Airbus is working on a redesign of its A320 Sharklet wingtips as a result of developing a new design manufacturing process for the foil of a high-speed yacht competing in this year’s America’s Cup race.
Airbus is an industry partner on Oracle Team USA, the defending team in the 2017 America’s Cup with a high-technology catamaran. Oracle Team USA won the 2010 and 2013 America’s Cup, the oldest trophy in international sport dating back to 1851.
As an industry partner, Airbus has provided about 30 engineers and specialist expertise in technologies that include hydraulic systems, control systems, 3D printing, yacht aerodynamics and micro-electro-mechanical systems (MEMS) sensors.
Yacht design for America’s Cup competitors has changed dramatically, with contenders now using advanced foiling yachts that fly on foils. Foils are like wings, lifting the hull out of the water to eliminate drag, making the yacht more efficient and faster.
That concept—of high-speed flying yachts—brought Airbus and the Oracle team together when they realized there was a convergence of technologies, Airbus head of business development Pierre-Marie Belleau explained at a media briefing in Bermuda Feb. 14.
Belleau said the yacht’s foils were one of its most important elements and were the equivalent of winglets, allowing the boat to fly above the water. “If you look at the foil, it looks like the Sharklet of an A320. The more we looked, the more we saw convergence,” he said.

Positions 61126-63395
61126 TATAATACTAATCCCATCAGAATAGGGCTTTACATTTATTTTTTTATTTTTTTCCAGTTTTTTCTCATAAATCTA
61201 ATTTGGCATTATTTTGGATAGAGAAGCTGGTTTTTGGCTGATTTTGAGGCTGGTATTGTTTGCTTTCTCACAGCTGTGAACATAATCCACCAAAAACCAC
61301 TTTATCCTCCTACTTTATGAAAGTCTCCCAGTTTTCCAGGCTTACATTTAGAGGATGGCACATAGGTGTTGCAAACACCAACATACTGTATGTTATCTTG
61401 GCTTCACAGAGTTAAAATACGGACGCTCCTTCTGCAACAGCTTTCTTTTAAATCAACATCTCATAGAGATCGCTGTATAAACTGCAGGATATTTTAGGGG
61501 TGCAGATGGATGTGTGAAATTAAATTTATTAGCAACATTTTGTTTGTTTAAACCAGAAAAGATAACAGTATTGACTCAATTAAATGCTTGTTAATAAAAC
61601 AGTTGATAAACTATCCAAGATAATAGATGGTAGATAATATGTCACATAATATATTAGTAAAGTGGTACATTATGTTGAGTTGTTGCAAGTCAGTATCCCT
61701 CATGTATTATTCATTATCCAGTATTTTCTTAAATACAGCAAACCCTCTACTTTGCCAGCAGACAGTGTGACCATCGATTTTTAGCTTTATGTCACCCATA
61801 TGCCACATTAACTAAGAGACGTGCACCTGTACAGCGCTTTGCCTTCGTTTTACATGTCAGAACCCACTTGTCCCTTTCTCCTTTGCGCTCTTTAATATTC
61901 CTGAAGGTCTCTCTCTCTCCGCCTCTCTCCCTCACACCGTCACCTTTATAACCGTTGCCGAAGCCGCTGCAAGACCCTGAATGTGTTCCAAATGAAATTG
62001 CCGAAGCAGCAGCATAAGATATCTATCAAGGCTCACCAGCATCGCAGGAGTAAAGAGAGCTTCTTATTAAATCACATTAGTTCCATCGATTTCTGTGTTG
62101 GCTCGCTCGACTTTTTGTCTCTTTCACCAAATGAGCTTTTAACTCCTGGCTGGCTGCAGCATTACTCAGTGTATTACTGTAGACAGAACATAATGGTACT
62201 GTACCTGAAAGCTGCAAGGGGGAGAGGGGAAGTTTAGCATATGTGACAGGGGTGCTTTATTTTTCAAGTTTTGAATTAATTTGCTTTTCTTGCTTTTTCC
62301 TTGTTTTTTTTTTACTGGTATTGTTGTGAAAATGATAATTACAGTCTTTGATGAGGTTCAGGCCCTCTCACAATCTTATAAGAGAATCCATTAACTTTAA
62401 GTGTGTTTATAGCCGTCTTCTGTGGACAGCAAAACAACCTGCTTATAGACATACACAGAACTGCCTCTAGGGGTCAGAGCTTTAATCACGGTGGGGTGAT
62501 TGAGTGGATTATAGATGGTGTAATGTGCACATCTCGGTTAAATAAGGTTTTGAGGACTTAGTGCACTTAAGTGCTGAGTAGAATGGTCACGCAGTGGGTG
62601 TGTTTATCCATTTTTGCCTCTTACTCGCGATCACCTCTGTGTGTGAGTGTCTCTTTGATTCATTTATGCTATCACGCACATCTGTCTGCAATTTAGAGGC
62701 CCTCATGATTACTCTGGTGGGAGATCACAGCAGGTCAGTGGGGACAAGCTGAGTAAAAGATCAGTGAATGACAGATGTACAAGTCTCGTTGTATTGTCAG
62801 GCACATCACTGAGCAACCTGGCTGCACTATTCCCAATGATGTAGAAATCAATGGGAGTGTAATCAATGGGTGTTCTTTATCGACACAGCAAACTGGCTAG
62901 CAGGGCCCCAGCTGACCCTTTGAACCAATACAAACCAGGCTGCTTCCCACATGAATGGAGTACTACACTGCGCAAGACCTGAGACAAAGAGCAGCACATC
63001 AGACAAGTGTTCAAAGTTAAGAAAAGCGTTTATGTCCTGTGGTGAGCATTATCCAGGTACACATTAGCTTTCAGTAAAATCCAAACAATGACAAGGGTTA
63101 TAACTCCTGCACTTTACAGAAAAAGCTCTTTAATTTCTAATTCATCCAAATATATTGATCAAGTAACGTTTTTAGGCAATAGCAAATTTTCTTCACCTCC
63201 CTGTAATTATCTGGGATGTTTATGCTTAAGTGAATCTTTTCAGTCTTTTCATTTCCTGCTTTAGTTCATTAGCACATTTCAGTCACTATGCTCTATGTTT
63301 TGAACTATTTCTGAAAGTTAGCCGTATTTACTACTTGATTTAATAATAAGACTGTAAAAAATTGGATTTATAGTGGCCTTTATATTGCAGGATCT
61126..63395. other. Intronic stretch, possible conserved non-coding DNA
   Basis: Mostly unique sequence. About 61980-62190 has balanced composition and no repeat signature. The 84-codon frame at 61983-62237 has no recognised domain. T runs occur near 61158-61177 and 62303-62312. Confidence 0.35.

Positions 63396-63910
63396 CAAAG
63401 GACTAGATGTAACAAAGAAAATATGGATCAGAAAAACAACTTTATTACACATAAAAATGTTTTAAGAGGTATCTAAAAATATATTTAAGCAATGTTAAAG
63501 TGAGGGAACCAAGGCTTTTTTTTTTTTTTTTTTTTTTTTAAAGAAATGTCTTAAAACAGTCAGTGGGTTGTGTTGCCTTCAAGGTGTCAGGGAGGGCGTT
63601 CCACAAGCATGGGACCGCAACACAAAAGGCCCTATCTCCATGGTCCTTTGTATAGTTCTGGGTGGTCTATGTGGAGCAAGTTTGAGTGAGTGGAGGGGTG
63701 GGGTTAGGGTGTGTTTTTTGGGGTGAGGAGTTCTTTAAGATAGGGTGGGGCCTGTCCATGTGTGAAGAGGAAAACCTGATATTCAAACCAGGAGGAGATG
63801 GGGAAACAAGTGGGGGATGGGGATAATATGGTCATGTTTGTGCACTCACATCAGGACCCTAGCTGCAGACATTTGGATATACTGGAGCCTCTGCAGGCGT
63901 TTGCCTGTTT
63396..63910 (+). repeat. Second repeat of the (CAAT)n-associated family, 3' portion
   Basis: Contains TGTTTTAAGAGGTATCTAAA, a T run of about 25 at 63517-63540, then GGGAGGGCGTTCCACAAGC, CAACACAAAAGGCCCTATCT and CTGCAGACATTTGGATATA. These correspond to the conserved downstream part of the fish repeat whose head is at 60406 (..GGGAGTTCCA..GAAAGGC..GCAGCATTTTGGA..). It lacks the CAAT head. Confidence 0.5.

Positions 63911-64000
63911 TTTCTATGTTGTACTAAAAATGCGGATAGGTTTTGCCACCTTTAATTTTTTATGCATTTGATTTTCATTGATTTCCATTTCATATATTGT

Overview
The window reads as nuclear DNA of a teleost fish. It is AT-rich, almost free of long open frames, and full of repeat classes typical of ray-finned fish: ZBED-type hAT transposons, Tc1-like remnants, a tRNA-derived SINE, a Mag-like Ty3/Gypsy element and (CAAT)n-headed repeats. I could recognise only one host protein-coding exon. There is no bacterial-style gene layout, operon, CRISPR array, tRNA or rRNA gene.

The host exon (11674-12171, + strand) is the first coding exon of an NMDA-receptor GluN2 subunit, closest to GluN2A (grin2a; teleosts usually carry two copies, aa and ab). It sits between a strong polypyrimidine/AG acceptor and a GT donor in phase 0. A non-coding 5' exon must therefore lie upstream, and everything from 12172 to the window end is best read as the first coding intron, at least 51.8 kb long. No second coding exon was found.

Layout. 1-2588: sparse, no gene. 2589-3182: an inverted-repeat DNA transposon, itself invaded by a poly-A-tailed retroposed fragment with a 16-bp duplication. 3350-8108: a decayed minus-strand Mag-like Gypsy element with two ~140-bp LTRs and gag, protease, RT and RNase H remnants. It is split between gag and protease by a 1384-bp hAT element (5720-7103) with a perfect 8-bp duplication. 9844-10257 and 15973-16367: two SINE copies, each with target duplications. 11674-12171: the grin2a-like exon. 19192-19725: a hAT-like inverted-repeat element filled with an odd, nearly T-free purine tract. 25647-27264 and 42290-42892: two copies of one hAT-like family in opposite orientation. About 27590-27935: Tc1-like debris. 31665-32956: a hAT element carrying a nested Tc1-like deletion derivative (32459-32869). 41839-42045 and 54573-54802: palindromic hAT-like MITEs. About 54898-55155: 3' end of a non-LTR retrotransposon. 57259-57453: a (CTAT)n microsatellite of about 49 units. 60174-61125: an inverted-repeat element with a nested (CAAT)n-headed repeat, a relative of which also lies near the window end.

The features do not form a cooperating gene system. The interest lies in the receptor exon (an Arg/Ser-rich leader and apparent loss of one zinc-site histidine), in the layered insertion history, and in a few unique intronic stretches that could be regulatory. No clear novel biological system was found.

“When the boat is flying, it takes all the weight of the boat so the mechanics need to be huge. The shape of the foil defines the boat speed.”
In a few short years, America’s Cup boats have gone from more traditional yacht design that sit in the water to advanced foil-design catamarans that fly above the water up to 90% of the time. By the time of the 2017 races, in Bermuda in June, the Oracle Team expects its yacht will be able to fly 100% of the time.
Belleau said Airbus developed a new design manufacturing process for the foil of the America’s Cup yacht. The aircraft manufacturer then realized it could take what it had learned from that design work and feed it back into an A320 Sharklet redesign. “That was not expected; it was the icing on the cake,” he noted.
Belleau said the Sharklet work would be a change in the manufacturing process and he was not sure of the timing.
Airbus will also incorporate new MEMS sensor technology into its A350 XWB widebody after lessons learned developing MEMS to understand precise data on the yacht’s wing and optimize performance.
Airbus also designed a boat version of its Iron Bird aircraft test bench, which was constructed by a sub-contractor in Bermuda and being used to test and improve energy consumption. The boat version has been nicknamed the Iron Shark.
Oracle Team USA performance director Ian “Fresh” Burns said it would not have been possible to bring about the new technology it has incorporated into the yacht on the scale it has without Airbus. “A lot of our fellow competitors have partnerships with auto companies and there are synergies with Formula One [racing], but they are small and focused, so it’s difficult to wrest a lot of technology out of that. The scale that we are working with Airbus trumps that,” Burns said.
(Karen Walker - ATWOnline News)